adventure with personal pride and interest. The Z-l spent four hours flying over Munich and then turned on her heels and back to
her harbor at Friedrichshafen.
silence the
If there

was anything necessary to

few

critics

who

still

entertained doubts as to the ultimate

practicability of rigid airships, that flight of the Z-l accomplished

the purpose.

Count Zeppelin meanwhile was rebuilding his "Echterdingen" airship and on May 29th, 1909, he took it out of Manzell toward the
kept on until he reached Bitterfeld before turning back toward Lake Constance. After 38 hours in the air during which he had traversed 683.5 miles (1100 kilometers) he
north of Germany.

He

landed at Goppingen for gasoline. In landing the ship struck a tree but the damage was quickly repaired and the rigid was able to
return under
its

own power

to the air harbor on

Lake Constance.

Hailed as National Hero
After a thorough overhauling Count Zeppelin flew the same airship to Berlin, at the express invitation of the Kaiser,

who gave a

dinner in his honor at the Royal Palace following an enthusiastic

popular reception from the entire populace in the capitol. On his return to Lake Constance he met severe storms and a broken pro(12)

PLATE

13

Zeppelin "L-70" Naval Airship, 1918.

The

fastest of the "big ones"

with a speed of 82 miles per hour.

Zeppelin "L-71".

The Last Naval

Airship in Actual Service.

Leaving Friedrichshafen, 1918.

peller

compelled a landing. It was found that a piece of the blade had penetrated one of the gas bags; and three days were required to
repair the damage.
Finally, after 27 hours in the air, the ship once
in its

more rested
ment.

home

shed.

It

is

said that this flight forever

established Zeppelin in the confidence of the people

and the Govern-

His ships acquired the reputation of the builder in being able The Zeppelin headquarters at to surmount tremendous difficulties.
Friedrichshafen became the

German Mecca.

But the Germans were

not alone in their pilgrimage for thousands of persons interested in
aeronautics journeyed to Lake Constance on the shores of which
great plants
for his

had grown up on the land which Zeppelin had purchased wonder city of the air.
fall of

1908 the members of the Reichstag and the Bundersrath came to Friedrichshafen, a hundred or more trusting themselves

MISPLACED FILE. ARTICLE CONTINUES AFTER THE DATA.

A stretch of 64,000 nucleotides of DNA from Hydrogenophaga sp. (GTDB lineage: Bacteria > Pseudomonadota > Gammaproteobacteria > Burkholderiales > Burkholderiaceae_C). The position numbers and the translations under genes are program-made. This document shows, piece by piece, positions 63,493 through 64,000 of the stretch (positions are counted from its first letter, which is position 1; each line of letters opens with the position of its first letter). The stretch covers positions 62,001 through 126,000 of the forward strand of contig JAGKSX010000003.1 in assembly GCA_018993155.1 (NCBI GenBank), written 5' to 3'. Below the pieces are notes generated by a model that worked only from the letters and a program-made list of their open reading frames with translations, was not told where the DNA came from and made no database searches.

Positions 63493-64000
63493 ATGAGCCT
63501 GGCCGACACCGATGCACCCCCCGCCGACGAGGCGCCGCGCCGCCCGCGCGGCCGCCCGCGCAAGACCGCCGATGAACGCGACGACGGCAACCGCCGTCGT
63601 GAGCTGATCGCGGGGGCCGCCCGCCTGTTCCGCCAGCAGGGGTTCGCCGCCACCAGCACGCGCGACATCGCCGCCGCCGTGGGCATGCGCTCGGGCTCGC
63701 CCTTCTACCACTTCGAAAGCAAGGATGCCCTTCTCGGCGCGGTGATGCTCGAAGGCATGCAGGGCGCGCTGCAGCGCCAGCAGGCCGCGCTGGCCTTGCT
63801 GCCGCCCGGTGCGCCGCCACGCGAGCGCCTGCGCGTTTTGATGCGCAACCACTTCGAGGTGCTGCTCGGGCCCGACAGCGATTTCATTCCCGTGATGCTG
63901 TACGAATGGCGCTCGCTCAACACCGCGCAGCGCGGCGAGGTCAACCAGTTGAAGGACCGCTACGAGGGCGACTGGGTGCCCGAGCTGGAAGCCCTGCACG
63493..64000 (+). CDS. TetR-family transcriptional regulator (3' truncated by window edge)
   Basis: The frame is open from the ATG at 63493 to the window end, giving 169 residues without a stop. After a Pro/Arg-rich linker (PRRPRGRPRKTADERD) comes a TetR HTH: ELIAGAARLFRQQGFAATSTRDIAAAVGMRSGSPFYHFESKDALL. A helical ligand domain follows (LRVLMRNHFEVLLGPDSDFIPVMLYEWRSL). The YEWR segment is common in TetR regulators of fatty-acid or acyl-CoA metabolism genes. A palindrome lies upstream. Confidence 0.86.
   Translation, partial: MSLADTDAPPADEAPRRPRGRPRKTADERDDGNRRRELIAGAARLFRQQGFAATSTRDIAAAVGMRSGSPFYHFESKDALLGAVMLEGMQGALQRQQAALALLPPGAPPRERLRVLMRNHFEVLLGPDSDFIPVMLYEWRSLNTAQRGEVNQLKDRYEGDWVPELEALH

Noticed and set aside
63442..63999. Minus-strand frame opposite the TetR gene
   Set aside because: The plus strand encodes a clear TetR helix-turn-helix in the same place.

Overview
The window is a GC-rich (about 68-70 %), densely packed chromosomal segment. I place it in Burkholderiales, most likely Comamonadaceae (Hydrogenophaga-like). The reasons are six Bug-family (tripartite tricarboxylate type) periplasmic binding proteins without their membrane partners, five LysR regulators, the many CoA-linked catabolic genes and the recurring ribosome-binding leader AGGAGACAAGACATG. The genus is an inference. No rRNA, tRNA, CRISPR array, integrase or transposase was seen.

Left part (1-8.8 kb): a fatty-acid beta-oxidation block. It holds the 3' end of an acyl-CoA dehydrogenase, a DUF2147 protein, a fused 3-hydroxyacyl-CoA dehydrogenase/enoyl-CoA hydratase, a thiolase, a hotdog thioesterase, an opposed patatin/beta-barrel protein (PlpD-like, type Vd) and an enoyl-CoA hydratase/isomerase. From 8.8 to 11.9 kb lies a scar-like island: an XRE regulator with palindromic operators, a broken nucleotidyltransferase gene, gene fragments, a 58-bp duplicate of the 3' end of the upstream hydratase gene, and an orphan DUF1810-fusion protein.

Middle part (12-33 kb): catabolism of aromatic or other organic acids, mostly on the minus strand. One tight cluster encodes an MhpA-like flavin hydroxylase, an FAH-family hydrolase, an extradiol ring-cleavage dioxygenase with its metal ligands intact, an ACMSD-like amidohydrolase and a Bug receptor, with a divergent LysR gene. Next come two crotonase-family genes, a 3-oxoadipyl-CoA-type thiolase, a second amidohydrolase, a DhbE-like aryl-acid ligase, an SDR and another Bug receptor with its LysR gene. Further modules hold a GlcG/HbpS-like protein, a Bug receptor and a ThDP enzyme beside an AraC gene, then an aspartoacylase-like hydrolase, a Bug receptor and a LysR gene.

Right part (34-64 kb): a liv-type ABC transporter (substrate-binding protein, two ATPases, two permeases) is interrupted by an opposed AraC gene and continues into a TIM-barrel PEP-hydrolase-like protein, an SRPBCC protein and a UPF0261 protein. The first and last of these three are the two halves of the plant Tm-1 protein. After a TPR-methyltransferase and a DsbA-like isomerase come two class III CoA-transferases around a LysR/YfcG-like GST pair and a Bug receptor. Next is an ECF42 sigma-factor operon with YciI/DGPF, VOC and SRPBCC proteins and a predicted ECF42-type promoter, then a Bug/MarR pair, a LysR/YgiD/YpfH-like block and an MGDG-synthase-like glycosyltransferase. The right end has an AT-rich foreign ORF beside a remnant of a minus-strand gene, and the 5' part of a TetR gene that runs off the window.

In the
to the Zeppelin ship, the sole feature of the national celebration.

Thousands
of

of watercraft dotted the clear waters of the lake as the
filled

Zeppelin went up again and again

to capacity with the leaders
life

German

political, financial,

and

industrial

(Plate 4).
it

Zep-

was generally pelin recognized that his great vehicles possessing such speed and durability were world travelers and as such would do much toward
for

was hailed as a national hero, and more,

bringing

all

parts of the world together
as far as trade, travel,

national borders
cerned, at least.

and thereby eliminating and commerce were con-

The
It

New

Construction Plant

was during the same year that Zeppelin abandoned the floating shed at Manzell, where all his ships had been built. New work shops
were located on shore near Friedrichshafen (Plate
original contribution
4).

Half of the

went into the new construction plant which was

incorporated as Luftschiff ban-Zeppelin, G.M.B.H. (the Zeppelin Air-

(13)

PLATE

14

Zeppelin "L-70" Naval Airship Entering Largest Shed at Friedrichshafen.

Winter of 1918.

ship Building Co., Ltd.).
pelins

Here the construction

of the

new Zep-

was begun with augmented forces of engineers and workmen. Naturally the first airship was ordered by the Deutsche Luft-

schiffahrt A. G.

("DELAG")

the

German

Airship Transportation

Company

which had a paid

in capital of 3,000,000

marks

($714,-

by a number of public spirited men solely to start a Zeppelin passenger and mail service. It was planned to employ larger ships than those with which Zeppelin had convinced the
000.00) subscribed
public, to secure greater lifting

and carrying capacity.

These ships

developed rapidly.
Military Value Proved by Commercial Operation

They